Week 7 – Gender in Hollywood’s Orient

ELC352, Week 7 – class readings

Gender in Hollywood’s Orient

Author(s): Ella Shohat

Source: Middle East Report, No. 162, Lebanon’s War (Jan. – Feb., 1990), pp. 40-42

Please look up words you don’t understand!

From its very beginning, Western cinema has been fascinated with the mystery of the Orient. Hollywood films took civilizations as diverse as Arab, Persian, Chinese and Indian and made them into a single portrayal of the exotic Orient. The Arabic language, in most of these films, is impossible to hear or understand, while the “real” language is European: French or English.

Sexual difference has been a key component in the construction of the East as Other and the West as (Ideal) Ego. Consider the Western rescue fantasy, which portrays the Orient as a female saved from her own destructiveness, while also rescuing Arab and Western women from Arab men.

The contrast of Oriental “backwardness,” and “irrationality” with Western “modernity” and “rationality,” and the menacing figure of the Arab assassin and rapist – these images, taken together, recruit spectators for the West’s “civilizing mission.” Gender and sexuality are a significant part of this.

The figure of the veiled woman, in films such as Thief in Damascus (1952) and Ishtar (1987), is a metaphor for the mystery of the Orient itself, which must be unveiled by the West to be understood. Ironically, veiled women in Orientalist films, paintings and photographs expose more flesh than they conceal. This process of exposing the female Other, represents the power of Western man to possess her. She, as a metaphor for her land, becomes available for Western penetration and domination.

While the Arab is associated with images of underdevelopment and backwardness (the image of the desert serves as the essential backdrop of Arab history) the colonizer, whether Lawrence of Arabia or Indiana Jones, appears as a creative pioneer, a masculine saviour who conquers the feminine wilderness. In these films, the writer-soldier T E. Lawrence or the scientist-archaeologist Dr. Jones rescues the Orient from its own backwardness. Colonized people, like women, here require the guidance and protection of the colonial patriarchal figure.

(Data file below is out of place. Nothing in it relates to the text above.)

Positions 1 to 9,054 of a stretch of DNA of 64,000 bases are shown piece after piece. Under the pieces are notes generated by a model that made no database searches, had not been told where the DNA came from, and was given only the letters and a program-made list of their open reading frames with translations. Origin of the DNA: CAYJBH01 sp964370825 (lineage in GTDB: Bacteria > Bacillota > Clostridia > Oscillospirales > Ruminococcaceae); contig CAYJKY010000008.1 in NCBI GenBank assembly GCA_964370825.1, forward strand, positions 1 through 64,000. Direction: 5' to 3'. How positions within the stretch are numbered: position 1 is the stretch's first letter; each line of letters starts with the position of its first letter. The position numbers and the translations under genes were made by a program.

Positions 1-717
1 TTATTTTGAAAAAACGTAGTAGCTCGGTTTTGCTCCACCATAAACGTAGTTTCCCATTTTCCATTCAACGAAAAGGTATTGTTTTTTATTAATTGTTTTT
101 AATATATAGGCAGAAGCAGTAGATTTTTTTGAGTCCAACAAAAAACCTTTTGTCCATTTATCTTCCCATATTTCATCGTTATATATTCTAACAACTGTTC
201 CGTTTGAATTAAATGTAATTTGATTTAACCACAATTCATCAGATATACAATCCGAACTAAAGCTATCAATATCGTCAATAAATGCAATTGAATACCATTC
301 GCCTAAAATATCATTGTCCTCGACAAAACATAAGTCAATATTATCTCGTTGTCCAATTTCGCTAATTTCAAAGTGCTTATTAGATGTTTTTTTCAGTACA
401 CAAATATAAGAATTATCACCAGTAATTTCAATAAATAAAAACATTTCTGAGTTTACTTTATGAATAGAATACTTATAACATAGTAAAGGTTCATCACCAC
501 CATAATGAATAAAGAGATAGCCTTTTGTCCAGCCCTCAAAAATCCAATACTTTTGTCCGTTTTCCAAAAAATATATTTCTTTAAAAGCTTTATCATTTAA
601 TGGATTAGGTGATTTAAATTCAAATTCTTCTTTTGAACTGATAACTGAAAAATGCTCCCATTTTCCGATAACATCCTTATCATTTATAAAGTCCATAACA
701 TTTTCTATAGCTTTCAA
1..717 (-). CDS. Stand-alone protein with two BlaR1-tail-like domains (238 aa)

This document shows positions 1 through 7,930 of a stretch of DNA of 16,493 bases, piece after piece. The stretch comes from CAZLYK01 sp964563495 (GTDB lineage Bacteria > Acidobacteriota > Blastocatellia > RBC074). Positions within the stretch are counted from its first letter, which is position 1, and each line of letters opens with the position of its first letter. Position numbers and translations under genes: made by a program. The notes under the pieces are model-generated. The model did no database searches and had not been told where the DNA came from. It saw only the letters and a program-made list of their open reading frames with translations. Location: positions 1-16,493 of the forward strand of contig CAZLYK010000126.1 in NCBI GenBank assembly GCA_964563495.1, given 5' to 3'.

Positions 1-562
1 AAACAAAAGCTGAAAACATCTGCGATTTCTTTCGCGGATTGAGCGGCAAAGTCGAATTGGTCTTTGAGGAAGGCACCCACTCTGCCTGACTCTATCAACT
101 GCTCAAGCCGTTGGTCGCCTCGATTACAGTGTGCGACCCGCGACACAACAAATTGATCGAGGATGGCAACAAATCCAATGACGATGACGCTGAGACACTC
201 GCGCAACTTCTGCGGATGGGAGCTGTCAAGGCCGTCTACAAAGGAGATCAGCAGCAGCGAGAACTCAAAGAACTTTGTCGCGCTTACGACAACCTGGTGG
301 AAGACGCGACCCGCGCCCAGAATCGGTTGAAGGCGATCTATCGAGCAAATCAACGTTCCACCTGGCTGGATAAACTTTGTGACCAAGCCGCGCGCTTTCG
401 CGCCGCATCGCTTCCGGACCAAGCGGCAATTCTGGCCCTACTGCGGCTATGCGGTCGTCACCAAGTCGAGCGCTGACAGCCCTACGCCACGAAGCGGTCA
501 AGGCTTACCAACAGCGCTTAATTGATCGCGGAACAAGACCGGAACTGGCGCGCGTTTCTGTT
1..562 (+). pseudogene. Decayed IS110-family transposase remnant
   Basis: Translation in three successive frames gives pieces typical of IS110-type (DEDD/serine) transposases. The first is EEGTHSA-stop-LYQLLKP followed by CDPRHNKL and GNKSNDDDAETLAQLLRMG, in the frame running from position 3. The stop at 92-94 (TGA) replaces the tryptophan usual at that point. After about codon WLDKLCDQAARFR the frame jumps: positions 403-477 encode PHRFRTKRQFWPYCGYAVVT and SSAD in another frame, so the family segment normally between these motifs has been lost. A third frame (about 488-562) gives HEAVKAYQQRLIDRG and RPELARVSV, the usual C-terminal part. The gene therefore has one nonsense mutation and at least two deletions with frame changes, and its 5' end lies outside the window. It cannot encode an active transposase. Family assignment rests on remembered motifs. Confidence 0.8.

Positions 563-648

Films distinguish submissive “natives” who are “warm,” “giving,” and “noble savages” from the rebellious “barbarians” dangerous to civilization and themselves. Yesterday’s “assassins” are today’s “terrorists.” In other words, Hollywood does not simply depict all Arabs as “bad.” Rather, it divides them according to a clash of good and evil. If colonized people demand independence, they’re a threat, and this provokes the discourse of the dangerous Third World, “non-civilized” people, who must be eliminated by the end of the film.

Another kind of Orientalist film claims to initiate the Western spectator into Arab society through the figure of the “discoverer.” The film watcher identifies with the gaze of the West (whether embodied by a Western character or by a Western actor pretending to be an Oriental) and quickly learns the norms of a foreign culture, which are shown as simple and stable. The Orient becomes the object of wonder for the Western voyeuristic gaze.

In most Western films about the Orient, we follow the perspective of the “discoverer”. In such films as Lawrence of Arabia and Raiders of the Lost Ark, the camera shows the hero’s movement across a passive, unmoving space, gradually stripping the land of its mystery, as the spectator wins visual access to Oriental treasures. In Raiders of the Lost Ark, the significance of ancient objects is understood only by the Western scientists, relegating Egyptians to the role of ignorant Arabs who happen to be in a land full of historical treasures, much as they happen to live near oil.

Indiana Jones reproduces the colonial vision in which Western “knowledge” of ancient civilizations “rescues” the past from oblivion. This legitimizes putting Egyptian treasures in Western metropolitan museums. The glorious Egyptian past can “only” be reached by the scientist, not by the ignorant Arab crowds which occupy the background of the film. The colonial presence in Egypt is also presented as natural. The American hero frees the ancient Hebrew ark from illegal Egyptian possession, and also from Nazi control, reinforcing the American and Israeli equation of evil Nazis and Arabs.

Male Gaze